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While reading Franz Roh, Angel Flores, Amaryll Chanady, and Luis Leal, I have learned many things about magical realism. I also learned that there are many different definitions for magical realism. I have learned that magical realism is not considered a
fairy tale. Amaryll Chanady feels that magical realism is focused more toward reality. However, Luis Leal feels that magical realism is used to express emotions. While reading these essays and finding some research on magical realism, I found that many people have many different views on what magical realism is. By doing research, I have found that it can mean many different things, and it is exciting to learn about something as interesting as magical realism is.
Learning about magical realism has been very interesting for me. When reading Franz Roh, I learned a lot about Post- Expressionism and Expressionism. Expressionism involved a painting. It involved animals walking in the sky, and it also showed heated heads popped like corks from overflowing bottles, while Post- Expressionism dealt with painting and pictures with frames (Roh 16-17). On the other hand, Angel Flores was a little hard fro me to understand at first. I found myself asking questions such as "Will I understand what I am reading?" "Is this going to make sense to me?" "What am I suppose to see in this American Fiction?" I did learn that magical realism has to deal with fantasies written in Spanish (Flores 110-111). Then looking at Amaryll Chanady, I learned that Flores stated that, "practitioners of magical realism clings to reality as if to prevent their myth from flying off, as in fairy tales, to supernatural realism." Luis Leal also has many different opinions toward magical realism. However, I did not agree with a few of them. I did understand and agreed with a few, though. In Luis Leal's essay, I learned that Roh explained the origin of the term by saying that with the word "magical," as opposed to "mystical," he wanted to emphasize that the mystery does not descend to the represented world, but rather hides and palpitates behind it (120-121). I agreed with what he wanted to emphasize. It was also mentioned that magical realism is not magic literature. Magical realism is used to express emotions not to evoke them (120-121). I feel that magical realism is definitely used to express emotions, not to evoke them.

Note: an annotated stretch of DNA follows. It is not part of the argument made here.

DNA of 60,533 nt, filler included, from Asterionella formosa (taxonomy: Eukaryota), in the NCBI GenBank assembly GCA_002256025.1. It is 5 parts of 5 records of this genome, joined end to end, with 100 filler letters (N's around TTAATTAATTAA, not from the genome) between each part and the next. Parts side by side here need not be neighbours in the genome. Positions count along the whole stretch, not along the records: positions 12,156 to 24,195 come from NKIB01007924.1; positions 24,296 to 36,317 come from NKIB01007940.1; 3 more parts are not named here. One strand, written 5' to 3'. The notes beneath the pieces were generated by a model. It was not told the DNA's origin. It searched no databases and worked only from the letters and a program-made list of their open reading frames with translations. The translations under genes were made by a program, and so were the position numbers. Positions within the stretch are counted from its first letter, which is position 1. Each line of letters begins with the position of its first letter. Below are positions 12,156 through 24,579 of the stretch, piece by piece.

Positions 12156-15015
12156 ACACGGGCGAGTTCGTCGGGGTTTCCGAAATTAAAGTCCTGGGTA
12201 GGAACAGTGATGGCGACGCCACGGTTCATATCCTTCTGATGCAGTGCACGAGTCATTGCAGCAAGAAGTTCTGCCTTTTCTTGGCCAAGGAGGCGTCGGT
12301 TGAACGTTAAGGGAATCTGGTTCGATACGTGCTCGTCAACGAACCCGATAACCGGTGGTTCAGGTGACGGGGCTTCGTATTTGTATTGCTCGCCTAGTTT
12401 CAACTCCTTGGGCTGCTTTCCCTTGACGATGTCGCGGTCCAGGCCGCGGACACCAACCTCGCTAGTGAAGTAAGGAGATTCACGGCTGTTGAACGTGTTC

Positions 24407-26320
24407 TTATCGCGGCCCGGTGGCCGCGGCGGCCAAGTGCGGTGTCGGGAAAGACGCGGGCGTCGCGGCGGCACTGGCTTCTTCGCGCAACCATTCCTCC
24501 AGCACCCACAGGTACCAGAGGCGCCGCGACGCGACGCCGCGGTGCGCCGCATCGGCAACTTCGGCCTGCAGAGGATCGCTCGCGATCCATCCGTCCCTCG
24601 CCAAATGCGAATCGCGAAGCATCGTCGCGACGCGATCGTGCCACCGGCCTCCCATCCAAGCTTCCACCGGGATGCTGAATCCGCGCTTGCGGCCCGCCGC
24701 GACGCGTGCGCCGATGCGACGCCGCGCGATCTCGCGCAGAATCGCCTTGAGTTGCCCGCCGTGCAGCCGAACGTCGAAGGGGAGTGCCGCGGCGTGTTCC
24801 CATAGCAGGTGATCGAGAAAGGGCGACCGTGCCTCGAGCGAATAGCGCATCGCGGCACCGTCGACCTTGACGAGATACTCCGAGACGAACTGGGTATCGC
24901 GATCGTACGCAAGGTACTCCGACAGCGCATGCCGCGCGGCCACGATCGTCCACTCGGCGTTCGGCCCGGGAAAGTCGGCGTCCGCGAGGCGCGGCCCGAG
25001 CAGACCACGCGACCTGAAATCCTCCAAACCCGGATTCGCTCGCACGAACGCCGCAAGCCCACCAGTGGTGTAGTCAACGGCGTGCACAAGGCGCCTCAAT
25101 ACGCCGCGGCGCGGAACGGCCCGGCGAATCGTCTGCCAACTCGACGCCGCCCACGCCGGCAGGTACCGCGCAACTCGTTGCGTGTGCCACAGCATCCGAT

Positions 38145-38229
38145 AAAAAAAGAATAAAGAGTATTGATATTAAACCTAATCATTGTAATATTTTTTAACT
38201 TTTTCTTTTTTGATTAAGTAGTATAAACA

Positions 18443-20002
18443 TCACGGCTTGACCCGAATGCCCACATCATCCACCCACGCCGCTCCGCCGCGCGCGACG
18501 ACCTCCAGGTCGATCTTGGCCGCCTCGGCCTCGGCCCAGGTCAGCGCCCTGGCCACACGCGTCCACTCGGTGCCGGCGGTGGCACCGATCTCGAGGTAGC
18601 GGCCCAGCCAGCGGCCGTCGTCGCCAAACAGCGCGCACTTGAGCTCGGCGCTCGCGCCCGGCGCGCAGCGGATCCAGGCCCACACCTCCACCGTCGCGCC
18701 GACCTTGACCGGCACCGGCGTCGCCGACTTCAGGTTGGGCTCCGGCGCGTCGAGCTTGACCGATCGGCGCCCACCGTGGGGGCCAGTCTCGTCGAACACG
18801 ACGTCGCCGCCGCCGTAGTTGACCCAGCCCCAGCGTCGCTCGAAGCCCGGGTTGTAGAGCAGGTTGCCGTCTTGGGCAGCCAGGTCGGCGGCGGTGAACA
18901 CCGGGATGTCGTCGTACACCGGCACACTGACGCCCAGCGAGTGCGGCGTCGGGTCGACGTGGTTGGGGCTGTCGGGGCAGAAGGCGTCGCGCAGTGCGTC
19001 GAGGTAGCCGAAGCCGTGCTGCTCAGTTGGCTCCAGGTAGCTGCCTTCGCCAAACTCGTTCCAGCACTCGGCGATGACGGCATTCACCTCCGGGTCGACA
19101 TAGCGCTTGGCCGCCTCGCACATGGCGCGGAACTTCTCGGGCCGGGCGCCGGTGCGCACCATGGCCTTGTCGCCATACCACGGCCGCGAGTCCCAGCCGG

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According to an internet page called the Magical Realism Page, the term "magical realism" was coined by a German art critic, Franz Roh, in the late 1920s for painters trying to show reality in a new way. Other definitions brought up were that "Magical Realism is Fantasy written in Spanish." This page also mentioned that magical realism must be natural, inexplicable, and uncontrollable While reading the Magical Realism Page, I learned how magical realism is not magic in the sense of casting spells or manipulating reality. It is magic in the sense that it exceeds the boundaries of the purely realistic setting that becomes a part of a new setting.
According to Marquez- Magical Realism , Gabriel Garcia has been linked to a style of literature known as "magical realism." This type of literature is characterized by elements of the fantastic woven in the story with a deadpan of presentation. While reading more about this term, I found that it is simply too limiting and acts to remove the fiction in question from the world of serious literature. While finishing reading Marquez- Magical Realism, I found an adaption from M. H. Abrams' a Glossary of Literacy Terms, 6th ed, and also a citation by Dr. Robert P. Fletcher of West Chester University. The information that was given said that magical realism was originally applied in the 1920s to a school of painters. It was used to describe the prose fiction of Jorge Luis Borges in Argentina, as well as the work writers such as Gabriel Garcia Marquez in Colombia, Gunter Grass n Germany, and John Fowles in England.
According to Magical Realism Theory, History, and Community, magical realism is also often regarded as a regional trend, restricted to the Latin American writers who popularized it as theory form. I found from another website that magical realism was the term utilized to describe Latin American literature during the 1960s. Magical realism is what differentiates the Latin American novel of El Boom from th European and English- language novels Magical Realism is a combination of the real with the magical, and it is the opposite of Social Realism. Alejo Carpentier, Miguel Angel Asturias, Juan Rulfo, and Gabriel Garcia Marquez are authors who have provided some of their terms of magical realism.
According to an Encyclopedia of World Literature in the Twentieth Century, some view magical realism as a technique for creating or inventing a fantasy that is made to appear versimilar. Virtually all critics now agree that magic realism constitutes a narrative tendency that is distinct and separate from fantastic literature. Many would also agree that magic realism is a thematic rather than a structural term because its usefulness for literary analysis is so imprecise.